Date story published: Sunday, January 7, 1996
Ten seconds. The time allowed to get the ball past half-court. That's how much time it took Kentucky Coach Rick Pitino to shift last night's post-game news conference toward a more challenging opponent, i.e. No. 17 Mississippi State Tuesday night in Starkville.
If that didn't speak volumes about UK's predictably easy 90-60 victory over Mississippi, Pitino then put it in words a minute or two later.
"I'm not even interested in looking at this game and evaluating," he said. "I'm concentrating on Mississippi State."
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Yes, predictability existed inside Rupp Arena as well as outside last night. As the steadily falling snow was sure to pile up this Kentucky night, UK dominated Ole Miss.
A crowd estimated at 21,275 -- the second-smallest in Rupp Arena for a UK game in the Pitino era -- braved predictions of about a foot of snow and expectations of uncompetitive basketball. Though small by UK standards, the crowd would have ranked as the largest at any Southeastern Conference school this season. Arkansas' largest crowd so far: the 20,270 that saw the Hogs lose to Cincinnati on Dec. 9.
If nothing else, the victory proved Kentucky could take care of business despite ideal conditions for a letdown. For instance:
The distraction of the weather, which led to backup guard Jeff Sheppard missing the game because he sprained an ankle attempting to sled Thursday night.
A lackluster opponent (Ole Miss fell to 5-6 overall and 0-2 in the SEC).
A what-goes-up-must-come-down effect after Wednesday's smashing victory at South Carolina.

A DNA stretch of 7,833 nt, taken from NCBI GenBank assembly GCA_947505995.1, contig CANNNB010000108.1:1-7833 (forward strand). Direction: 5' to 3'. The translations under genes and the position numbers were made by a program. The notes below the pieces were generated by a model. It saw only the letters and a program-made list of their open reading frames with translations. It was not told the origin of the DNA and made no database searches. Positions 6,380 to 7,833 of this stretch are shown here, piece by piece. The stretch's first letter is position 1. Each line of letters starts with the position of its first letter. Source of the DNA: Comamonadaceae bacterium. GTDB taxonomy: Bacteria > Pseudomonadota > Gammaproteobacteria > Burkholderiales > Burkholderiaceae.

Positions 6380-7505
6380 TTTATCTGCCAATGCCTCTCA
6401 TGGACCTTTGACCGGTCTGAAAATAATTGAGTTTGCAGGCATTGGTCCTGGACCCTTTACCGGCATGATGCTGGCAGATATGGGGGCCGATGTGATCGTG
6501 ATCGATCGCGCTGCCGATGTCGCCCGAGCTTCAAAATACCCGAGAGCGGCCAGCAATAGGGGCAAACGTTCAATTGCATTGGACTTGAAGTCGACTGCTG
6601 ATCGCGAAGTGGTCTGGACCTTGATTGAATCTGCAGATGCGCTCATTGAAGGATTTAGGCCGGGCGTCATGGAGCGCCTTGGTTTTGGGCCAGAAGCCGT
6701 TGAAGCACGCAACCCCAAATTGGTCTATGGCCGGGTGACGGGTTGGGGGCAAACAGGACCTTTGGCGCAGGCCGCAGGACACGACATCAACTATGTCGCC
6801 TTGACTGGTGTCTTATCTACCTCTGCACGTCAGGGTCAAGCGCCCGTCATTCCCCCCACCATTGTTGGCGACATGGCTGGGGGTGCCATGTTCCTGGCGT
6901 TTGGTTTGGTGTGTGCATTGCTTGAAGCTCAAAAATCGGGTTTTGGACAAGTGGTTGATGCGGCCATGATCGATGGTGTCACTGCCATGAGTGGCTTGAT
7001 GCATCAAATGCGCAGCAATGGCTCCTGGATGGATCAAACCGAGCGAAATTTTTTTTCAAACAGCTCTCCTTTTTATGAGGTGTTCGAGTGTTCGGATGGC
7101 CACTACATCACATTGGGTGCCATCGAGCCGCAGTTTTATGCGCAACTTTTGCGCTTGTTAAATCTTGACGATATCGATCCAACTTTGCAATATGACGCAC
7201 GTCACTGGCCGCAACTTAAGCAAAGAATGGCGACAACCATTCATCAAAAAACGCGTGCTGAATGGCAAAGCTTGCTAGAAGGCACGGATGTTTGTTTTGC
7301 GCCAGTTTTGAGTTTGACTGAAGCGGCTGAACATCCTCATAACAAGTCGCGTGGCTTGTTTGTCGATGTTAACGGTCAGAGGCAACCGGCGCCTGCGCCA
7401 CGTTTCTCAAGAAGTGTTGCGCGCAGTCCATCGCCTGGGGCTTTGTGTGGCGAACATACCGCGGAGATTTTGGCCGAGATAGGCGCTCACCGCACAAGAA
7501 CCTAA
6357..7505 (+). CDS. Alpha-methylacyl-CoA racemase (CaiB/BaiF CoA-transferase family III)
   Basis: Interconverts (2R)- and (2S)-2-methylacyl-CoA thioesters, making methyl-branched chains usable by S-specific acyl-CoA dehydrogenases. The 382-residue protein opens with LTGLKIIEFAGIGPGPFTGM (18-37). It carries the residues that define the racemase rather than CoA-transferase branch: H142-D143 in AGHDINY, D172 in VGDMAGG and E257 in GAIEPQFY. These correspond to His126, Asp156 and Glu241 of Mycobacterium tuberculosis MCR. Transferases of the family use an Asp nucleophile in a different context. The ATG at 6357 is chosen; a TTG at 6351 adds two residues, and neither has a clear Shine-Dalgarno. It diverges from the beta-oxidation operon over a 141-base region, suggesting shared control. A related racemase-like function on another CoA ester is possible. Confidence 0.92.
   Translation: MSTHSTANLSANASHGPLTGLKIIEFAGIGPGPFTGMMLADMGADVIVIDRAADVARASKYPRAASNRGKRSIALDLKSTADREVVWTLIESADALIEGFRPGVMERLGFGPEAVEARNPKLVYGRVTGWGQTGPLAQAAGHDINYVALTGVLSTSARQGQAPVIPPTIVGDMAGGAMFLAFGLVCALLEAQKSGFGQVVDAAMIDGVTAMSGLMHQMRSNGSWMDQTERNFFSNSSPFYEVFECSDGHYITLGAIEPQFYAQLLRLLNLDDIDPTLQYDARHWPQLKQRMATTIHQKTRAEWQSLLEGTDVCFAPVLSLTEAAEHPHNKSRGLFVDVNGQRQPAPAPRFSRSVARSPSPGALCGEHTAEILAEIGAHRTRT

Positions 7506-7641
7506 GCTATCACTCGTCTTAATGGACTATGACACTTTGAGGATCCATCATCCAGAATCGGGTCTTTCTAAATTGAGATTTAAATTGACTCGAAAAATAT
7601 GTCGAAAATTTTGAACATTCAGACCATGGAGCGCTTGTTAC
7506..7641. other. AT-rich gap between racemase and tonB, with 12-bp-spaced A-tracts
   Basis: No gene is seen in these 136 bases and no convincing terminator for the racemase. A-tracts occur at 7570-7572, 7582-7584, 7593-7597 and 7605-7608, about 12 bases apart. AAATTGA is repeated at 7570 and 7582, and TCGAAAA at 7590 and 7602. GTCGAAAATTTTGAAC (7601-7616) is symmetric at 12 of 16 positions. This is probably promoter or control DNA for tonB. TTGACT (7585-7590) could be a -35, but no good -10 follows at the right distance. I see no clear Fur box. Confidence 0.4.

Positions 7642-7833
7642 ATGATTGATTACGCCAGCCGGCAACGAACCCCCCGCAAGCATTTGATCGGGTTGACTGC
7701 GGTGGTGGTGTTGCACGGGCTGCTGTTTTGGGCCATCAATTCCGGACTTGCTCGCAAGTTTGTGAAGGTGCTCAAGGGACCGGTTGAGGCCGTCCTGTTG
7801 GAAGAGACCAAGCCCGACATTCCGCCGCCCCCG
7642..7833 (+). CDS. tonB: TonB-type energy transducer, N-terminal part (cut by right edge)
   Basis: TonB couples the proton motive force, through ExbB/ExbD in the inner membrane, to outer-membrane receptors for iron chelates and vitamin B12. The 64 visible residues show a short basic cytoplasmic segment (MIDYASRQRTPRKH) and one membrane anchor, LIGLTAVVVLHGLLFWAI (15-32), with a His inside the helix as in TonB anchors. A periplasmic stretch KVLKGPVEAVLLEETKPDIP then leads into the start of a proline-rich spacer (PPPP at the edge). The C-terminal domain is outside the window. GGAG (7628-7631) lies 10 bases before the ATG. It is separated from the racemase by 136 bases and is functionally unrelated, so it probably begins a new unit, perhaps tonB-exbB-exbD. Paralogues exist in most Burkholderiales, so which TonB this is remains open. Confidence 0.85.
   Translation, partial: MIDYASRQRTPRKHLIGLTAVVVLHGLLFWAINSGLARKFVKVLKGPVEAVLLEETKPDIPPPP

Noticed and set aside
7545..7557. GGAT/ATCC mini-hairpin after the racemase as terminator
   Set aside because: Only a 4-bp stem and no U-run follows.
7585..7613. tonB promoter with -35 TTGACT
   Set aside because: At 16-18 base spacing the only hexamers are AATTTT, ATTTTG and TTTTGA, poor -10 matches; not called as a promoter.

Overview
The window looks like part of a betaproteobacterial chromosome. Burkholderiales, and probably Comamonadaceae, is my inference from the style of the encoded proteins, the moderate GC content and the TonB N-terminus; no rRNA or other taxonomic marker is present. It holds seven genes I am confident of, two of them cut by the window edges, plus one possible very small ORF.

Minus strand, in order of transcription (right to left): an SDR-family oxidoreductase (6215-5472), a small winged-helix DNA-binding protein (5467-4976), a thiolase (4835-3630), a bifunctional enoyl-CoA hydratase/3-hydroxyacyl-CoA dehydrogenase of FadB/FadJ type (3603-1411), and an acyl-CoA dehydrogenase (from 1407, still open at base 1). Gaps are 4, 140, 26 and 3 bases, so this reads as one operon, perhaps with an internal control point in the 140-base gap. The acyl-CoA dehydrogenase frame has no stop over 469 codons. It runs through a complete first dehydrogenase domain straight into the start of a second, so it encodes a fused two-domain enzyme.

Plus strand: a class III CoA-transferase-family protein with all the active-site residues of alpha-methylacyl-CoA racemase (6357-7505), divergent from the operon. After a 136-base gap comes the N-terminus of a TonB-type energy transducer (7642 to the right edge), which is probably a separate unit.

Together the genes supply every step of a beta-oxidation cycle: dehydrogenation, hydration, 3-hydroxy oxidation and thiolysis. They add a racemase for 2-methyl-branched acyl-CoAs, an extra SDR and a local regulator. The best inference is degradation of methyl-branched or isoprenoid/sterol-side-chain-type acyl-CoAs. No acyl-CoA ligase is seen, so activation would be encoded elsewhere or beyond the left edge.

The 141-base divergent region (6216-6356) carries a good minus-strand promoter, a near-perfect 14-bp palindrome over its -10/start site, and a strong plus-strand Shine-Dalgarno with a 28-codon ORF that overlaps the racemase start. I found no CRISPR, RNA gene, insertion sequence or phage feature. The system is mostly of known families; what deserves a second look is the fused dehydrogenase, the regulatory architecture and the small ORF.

"We played very hard," Pitino said. "There might have been a tendency to let down. This team did not."
The UK coach saluted his team's defense, in particular. "Real good defense in the first half," he said. "Then we maintained the lead in the second half."
UK (11-1, 2-0) held Ole Miss without an assist in the first half. "Which I haven't seen in a long, long time," Pitino said.
Tony Delk, the SEC Player of the Week for Dec. 18-31, proved he was human. After making his first four shots, the senior guard did not score again. He finished 4-for-10 from the field. His team-high 14 points moved him past Cliff Hagan (1,475) and into 13th place on UK's all-time scoring list. He increased his career total to 1,483.
Freshman Ron Mercer continued to be more assertive. He matched his career high of 11 points with 4:52 left in the first half. Mercer reached a career high when he threw down a slashing dunk off an Allen Edwards lob pass with 2:58 left. He finished with 13.
Mississippi's leading scorer, freshman Keith Carter, struggled for a second game against SEC competition. He made only three of 11 shots, bringing his two-game league total to 4-for-21.
The Cats never trailed and steadily built a first-half lead that reached its zenith when freshman Oliver Simmons banked in a free throw with 40.8 seconds left. That oddity gave the Cats a 52-26 lead.
As expected, Ole Miss struggled to achieve respectability.
At Georgia Wednesday, Ole Miss committed turnovers on 12 of its first 18 possessions. The Rebels scored only six baskets in a dreadful 15-point half and trailed 40-15.
By that standard, Ole Miss had a successful first half against Kentucky. But only by that standard.
The Rebels turned the ball over on their first three possessions, four of the first five and five of the first seven. That helped UK establish a double- digit lead inside the first four minutes.
Ole Miss made 22.2 percent of its first-half shots (six of 27). That included six shots that did not hit the rim. Registering highest on the embarrassment meter was a flip in the lane by John Johnson that went over the glass and got stuck in the bracing holding up the backboard.
UK contributed to Mississippi's continuing shooting woes by blocking nine first-half shots. The Rebels made only 26.6 percent of their shots, and had a dreadful assist-to-turnover ratio of 5-to-24.
"I'm proud of the effort my players gave," Ole Miss Coach Rob Evans said. "They didn't execute well, but the effort was there. And that's what we were looking for."